3 Lessons From Developer Job Rejections

When I was a junior developer, I always thought that experienced developers never got rejected from job applications. Well, I was wrong!

Audio version 🤗, video on Youtube

In my career as a developer, I’ve gotten many rejections from job applications.

I had sent more than 40 letters, all of them were rejected.

I have learned so much from the ones I succeed on but even more on the ones I got rejected from.

In this post, I would love to tell you about the lessons I have learned from all those rejections, so you can be prepared for it.

1. Be Prepared

You have probably heard this early one in your life, if not, I hope you will lock this into your brain.

Good preparation is half the work

It’s not only a phrase, but it is true!

As a runner for the Olympics will train their bud off, to only make a change to win. If a runner never trains, he or she will never win a race.

Don’t depend on luck, but take good preparation. So what’s good preparation for a developer job interview?

  • Search what the company does.
  • If you get a name from the interviewer, do research to find if you have common interests, this will make the conversation easier.
  • Read the application carefully to find out what the company wants.
  • Write down some questions about the company or position. (I don’t mean questions about salary ;-) )

Will a good preparation guarantee the position? No, it will never be a guarantee. But with good preparation, you have a lot of bigger changes to success!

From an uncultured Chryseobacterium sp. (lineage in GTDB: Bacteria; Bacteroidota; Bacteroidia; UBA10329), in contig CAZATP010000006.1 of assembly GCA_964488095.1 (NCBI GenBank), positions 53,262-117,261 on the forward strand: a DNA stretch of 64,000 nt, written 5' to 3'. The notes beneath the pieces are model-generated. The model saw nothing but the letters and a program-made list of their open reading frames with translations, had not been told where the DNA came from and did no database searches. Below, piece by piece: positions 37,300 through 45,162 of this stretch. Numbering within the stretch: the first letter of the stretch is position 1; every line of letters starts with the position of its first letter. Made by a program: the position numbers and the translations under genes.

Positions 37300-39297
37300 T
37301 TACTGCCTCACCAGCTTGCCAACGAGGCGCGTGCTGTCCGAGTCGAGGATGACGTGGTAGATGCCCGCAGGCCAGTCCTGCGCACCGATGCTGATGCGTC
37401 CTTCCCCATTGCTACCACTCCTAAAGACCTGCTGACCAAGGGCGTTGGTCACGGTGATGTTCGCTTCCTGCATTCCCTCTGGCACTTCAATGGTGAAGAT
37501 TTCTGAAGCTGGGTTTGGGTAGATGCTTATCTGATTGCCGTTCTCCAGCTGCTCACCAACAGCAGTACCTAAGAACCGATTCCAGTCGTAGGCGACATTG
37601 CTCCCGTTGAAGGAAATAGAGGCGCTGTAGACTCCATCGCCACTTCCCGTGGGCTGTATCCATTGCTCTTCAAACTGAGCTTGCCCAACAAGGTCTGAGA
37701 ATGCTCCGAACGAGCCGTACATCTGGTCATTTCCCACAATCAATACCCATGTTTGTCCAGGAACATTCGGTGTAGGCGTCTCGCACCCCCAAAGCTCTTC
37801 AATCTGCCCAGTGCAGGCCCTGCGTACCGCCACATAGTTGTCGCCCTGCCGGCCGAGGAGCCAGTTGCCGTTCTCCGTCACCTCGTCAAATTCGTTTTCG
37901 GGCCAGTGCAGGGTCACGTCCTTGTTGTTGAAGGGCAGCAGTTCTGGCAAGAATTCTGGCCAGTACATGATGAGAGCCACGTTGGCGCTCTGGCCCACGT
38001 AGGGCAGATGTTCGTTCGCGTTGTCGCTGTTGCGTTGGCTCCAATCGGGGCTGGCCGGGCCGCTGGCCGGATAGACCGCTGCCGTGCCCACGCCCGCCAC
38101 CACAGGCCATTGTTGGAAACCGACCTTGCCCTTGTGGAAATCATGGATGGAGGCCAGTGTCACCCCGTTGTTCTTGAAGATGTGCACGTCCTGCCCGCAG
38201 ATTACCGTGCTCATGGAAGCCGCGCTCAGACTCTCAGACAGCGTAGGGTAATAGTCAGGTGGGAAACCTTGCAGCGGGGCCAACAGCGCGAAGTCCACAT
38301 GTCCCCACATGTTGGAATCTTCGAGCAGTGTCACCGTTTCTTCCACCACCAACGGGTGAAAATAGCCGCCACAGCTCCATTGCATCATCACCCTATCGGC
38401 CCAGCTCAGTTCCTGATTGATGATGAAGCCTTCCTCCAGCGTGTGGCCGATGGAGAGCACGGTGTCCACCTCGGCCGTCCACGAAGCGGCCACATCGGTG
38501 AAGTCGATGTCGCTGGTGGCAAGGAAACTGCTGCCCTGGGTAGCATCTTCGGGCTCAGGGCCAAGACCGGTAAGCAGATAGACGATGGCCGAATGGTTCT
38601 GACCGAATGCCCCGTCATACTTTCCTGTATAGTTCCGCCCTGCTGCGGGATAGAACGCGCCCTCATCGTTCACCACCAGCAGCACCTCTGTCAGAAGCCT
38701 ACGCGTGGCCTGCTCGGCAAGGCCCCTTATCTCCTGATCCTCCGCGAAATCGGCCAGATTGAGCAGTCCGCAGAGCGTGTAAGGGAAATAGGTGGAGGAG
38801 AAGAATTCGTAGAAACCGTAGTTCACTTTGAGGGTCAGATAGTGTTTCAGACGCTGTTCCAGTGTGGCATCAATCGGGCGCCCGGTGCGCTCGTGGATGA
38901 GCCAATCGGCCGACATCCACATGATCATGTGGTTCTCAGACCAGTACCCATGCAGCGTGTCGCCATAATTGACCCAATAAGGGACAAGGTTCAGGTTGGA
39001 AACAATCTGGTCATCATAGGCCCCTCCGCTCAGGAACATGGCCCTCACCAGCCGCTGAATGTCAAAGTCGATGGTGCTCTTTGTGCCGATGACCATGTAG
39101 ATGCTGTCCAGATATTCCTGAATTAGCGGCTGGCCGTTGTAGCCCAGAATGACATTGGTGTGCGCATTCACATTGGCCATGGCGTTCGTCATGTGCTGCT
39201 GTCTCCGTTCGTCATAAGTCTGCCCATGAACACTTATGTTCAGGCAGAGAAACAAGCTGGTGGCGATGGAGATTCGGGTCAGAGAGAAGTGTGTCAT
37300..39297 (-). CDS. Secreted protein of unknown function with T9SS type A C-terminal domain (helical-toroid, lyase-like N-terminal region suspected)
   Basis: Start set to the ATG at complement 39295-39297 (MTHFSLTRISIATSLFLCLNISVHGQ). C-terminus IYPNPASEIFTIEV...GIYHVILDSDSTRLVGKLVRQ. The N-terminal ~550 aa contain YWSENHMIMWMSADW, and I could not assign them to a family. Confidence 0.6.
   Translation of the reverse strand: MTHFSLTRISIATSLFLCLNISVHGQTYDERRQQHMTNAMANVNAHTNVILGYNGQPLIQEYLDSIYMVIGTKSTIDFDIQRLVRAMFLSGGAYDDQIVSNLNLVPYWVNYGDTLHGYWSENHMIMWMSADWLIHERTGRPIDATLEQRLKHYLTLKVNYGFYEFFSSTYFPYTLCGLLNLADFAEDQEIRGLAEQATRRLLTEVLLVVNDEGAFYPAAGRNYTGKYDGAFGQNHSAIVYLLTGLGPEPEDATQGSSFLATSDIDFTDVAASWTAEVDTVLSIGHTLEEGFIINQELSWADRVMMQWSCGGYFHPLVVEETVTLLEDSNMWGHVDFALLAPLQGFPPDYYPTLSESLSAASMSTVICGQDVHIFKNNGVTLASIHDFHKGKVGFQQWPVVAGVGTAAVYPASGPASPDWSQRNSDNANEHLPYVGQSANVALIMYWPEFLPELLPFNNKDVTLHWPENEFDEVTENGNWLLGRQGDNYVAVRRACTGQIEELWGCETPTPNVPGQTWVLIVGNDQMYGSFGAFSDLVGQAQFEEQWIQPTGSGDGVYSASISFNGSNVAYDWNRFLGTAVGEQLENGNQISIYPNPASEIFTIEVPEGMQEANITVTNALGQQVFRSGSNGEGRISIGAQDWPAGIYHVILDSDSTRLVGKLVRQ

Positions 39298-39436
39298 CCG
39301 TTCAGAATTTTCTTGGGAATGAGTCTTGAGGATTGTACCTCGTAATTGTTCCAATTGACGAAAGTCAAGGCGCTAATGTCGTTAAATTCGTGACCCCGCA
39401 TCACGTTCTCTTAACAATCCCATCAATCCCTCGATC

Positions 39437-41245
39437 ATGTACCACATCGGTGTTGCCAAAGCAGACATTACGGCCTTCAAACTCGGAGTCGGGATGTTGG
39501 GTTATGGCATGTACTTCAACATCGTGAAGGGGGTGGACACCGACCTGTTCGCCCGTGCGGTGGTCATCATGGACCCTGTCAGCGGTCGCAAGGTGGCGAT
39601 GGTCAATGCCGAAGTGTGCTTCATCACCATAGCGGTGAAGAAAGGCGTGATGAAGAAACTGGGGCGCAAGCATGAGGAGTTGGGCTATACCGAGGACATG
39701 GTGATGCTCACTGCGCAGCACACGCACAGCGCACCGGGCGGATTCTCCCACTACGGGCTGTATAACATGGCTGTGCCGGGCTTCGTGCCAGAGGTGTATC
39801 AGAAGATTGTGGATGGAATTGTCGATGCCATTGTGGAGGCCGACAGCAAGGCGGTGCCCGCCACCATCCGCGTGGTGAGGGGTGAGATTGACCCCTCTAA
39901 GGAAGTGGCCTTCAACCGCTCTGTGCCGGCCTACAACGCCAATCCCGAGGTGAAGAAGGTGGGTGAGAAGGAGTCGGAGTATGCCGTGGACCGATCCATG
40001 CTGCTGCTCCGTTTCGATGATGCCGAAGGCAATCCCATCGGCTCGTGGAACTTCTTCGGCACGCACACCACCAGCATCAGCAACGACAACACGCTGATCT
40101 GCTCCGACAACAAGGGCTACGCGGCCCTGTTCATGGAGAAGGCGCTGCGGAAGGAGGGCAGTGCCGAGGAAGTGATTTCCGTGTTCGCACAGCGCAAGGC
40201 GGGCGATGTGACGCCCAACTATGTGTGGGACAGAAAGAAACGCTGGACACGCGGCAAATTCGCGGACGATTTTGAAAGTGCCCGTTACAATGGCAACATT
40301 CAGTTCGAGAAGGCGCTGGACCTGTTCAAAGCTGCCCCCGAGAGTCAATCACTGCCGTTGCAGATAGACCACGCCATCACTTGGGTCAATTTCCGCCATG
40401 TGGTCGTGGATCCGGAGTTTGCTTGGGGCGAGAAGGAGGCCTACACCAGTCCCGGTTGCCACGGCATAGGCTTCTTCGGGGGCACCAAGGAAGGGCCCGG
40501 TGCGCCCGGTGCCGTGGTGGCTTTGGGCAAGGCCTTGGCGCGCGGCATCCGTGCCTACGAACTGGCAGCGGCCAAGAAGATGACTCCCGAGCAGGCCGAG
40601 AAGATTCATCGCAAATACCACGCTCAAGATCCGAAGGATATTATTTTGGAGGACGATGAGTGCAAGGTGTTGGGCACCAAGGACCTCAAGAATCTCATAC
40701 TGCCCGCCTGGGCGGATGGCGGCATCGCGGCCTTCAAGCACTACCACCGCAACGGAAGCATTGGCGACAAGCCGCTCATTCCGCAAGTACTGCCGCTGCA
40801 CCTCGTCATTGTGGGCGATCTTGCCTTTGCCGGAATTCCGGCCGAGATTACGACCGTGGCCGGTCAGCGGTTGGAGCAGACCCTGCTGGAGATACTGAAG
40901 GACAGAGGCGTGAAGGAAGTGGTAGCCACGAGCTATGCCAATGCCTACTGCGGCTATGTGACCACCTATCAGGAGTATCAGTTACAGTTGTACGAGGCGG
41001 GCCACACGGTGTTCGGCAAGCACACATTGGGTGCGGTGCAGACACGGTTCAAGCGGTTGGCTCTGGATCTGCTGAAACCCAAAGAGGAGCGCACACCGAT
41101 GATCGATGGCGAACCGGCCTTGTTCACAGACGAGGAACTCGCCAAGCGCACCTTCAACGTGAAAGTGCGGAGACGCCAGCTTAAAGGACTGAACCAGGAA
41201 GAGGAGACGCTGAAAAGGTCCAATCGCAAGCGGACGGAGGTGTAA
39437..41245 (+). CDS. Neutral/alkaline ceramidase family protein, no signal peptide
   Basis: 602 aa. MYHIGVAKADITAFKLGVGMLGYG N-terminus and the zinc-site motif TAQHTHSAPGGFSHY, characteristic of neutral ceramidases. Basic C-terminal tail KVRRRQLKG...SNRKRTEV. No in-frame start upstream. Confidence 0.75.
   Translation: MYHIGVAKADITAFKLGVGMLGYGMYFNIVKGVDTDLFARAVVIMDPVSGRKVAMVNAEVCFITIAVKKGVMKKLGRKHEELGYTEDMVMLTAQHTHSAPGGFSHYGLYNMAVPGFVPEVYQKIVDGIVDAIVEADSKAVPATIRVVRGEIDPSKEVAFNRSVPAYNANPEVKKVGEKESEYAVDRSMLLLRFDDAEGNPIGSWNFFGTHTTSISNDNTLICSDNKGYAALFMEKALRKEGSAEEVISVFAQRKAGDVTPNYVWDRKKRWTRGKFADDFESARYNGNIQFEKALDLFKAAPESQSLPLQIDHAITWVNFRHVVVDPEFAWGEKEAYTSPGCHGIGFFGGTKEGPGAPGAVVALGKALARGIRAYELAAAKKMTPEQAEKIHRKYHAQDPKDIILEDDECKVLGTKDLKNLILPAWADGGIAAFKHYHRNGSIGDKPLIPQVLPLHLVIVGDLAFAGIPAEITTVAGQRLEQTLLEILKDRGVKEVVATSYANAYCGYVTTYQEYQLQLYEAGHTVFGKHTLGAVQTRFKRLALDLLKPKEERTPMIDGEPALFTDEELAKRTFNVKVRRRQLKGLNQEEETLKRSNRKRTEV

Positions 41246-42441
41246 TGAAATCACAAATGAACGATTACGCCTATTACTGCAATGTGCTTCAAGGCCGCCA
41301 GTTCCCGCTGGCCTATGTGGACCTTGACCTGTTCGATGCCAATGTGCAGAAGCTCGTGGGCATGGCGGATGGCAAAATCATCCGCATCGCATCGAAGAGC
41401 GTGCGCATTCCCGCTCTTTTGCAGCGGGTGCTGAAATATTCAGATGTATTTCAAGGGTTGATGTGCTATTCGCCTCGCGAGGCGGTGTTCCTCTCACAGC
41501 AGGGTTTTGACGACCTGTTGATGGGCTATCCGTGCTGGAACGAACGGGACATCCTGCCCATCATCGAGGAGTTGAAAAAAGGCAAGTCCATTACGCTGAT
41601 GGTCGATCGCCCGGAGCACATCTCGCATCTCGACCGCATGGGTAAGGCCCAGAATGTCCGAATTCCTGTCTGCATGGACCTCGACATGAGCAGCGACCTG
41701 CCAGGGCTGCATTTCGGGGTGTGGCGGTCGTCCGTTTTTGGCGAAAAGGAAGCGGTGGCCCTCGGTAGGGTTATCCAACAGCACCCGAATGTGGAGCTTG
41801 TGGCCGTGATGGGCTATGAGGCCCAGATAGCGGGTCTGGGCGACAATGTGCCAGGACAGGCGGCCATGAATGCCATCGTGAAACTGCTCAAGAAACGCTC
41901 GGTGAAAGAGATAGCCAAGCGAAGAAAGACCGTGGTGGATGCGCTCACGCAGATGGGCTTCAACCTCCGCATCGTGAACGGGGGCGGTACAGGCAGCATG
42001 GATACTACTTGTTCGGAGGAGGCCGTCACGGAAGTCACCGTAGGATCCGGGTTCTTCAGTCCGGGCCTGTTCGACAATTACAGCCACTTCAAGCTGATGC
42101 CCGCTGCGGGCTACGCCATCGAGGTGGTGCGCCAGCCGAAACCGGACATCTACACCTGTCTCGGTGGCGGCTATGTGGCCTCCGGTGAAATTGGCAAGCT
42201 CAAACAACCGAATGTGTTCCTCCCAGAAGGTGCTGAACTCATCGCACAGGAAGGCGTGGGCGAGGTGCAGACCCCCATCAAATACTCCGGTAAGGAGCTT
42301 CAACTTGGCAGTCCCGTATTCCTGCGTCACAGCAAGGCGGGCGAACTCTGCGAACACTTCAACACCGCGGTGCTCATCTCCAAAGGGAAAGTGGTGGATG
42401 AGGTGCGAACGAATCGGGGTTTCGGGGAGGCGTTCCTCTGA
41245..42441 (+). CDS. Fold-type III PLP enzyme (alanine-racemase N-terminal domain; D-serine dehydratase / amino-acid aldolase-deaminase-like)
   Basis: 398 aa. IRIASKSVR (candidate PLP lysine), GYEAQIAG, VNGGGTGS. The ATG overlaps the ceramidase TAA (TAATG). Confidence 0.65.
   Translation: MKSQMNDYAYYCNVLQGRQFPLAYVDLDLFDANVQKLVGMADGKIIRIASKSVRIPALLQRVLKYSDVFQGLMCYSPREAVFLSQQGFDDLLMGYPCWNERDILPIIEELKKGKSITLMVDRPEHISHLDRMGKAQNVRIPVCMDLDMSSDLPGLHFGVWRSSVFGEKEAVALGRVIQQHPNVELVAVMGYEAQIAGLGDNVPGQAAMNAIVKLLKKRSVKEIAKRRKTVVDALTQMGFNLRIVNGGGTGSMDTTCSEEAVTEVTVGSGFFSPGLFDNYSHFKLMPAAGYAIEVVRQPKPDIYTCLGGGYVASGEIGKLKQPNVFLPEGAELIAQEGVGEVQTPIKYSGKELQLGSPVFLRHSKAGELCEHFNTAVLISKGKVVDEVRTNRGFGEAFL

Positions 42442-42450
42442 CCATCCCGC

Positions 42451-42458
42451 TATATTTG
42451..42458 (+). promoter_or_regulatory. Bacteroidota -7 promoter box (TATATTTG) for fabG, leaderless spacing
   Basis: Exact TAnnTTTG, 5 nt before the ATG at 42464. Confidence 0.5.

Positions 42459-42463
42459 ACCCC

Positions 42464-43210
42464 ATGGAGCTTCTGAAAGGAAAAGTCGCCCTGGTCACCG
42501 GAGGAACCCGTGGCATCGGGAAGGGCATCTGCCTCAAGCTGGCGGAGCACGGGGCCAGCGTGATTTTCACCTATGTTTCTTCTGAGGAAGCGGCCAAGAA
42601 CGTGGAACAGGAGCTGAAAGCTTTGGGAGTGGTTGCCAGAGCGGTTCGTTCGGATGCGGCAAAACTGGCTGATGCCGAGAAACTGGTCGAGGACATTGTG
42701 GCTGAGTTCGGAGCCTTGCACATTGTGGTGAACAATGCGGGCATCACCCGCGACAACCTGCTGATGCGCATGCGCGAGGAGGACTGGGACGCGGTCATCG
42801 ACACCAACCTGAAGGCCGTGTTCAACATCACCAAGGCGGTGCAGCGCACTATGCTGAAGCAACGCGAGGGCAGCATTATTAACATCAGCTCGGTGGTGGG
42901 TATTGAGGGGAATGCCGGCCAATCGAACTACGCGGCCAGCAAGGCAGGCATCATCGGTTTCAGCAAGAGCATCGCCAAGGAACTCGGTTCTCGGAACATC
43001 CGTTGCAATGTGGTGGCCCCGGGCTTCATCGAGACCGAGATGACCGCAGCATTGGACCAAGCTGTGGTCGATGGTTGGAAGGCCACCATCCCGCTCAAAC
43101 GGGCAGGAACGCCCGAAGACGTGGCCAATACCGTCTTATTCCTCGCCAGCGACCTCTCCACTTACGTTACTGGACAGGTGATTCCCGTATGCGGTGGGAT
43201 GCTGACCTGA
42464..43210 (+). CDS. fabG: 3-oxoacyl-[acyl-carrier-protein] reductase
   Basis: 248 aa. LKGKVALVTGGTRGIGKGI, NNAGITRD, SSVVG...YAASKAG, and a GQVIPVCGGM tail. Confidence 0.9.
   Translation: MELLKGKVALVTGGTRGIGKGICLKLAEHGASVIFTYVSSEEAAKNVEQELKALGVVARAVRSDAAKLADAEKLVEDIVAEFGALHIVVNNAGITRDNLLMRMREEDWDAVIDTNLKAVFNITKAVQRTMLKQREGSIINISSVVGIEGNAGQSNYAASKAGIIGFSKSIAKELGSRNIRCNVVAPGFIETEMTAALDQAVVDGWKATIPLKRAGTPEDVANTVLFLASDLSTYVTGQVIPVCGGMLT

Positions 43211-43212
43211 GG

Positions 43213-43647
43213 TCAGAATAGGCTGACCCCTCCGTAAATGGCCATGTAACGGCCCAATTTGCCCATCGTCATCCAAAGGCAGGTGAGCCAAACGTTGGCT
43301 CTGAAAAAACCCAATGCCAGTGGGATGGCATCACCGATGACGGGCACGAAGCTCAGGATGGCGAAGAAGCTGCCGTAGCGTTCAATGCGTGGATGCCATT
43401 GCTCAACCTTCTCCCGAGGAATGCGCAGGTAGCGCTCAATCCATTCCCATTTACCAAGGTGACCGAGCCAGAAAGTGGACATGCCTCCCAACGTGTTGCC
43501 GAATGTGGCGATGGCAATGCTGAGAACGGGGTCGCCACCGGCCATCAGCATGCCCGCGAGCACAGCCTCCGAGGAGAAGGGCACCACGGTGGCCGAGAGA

2. You Are Good Enough

But time will come that you got rejected. If you are lucky enough, companies will share why they rejected you.

Don’t be surprised to get some weird answers!

Don’t ask yourself am I good enough? Because most of the time it’s not about how good you are, it’s that you don’t exactly match with what they had expected.

It happened to me a lot of times that companies were not very clear about their expectations. So they rejected me because they wanted to have someone with slightly different skills.

Be confident that you are good enough! You will be in the process of growing your entire career, so don’t doubt yourself.

And if a company is searching for someone with more experience in a certain skill or technique, let that be your bigger motivation to keep practicing your work.

3. Don’t Let It Stop You

For me, this is the most important lesson!

I will take you on a journey. I was a developer for 2 years, needed to find another job. Searched the whole internet for jobs in my area.

Letter after letter that I submitted to get that job. I had sent more than 40 letters, all of them were rejected.

All for the same reason, I didn’t know JavaScript. What surprised me, because I could do some stuff with jQuery right. But that was not the thing most companies were searching for.

So I thought — if nobody wants me, I start working for myself!

It was a leap of faith. It was not the easiest path I could go, but I was motivated as hell to show all these companies they where missing something!

I’m so happy that I didn’t stop at that time! I’m glad that I pushed through the difficult time of grinding.

Conclusion

This is the reason I want to share these tips with you today!

Never let someone tell you to stop when it’s difficult! If you want it so bad, push through! You will make it! My career is proof of it.

If you want to ask for advice about how to deal with job interviews as a developer, please ask them in the comments or hit me on Twitter.

Happy Coding 🚀

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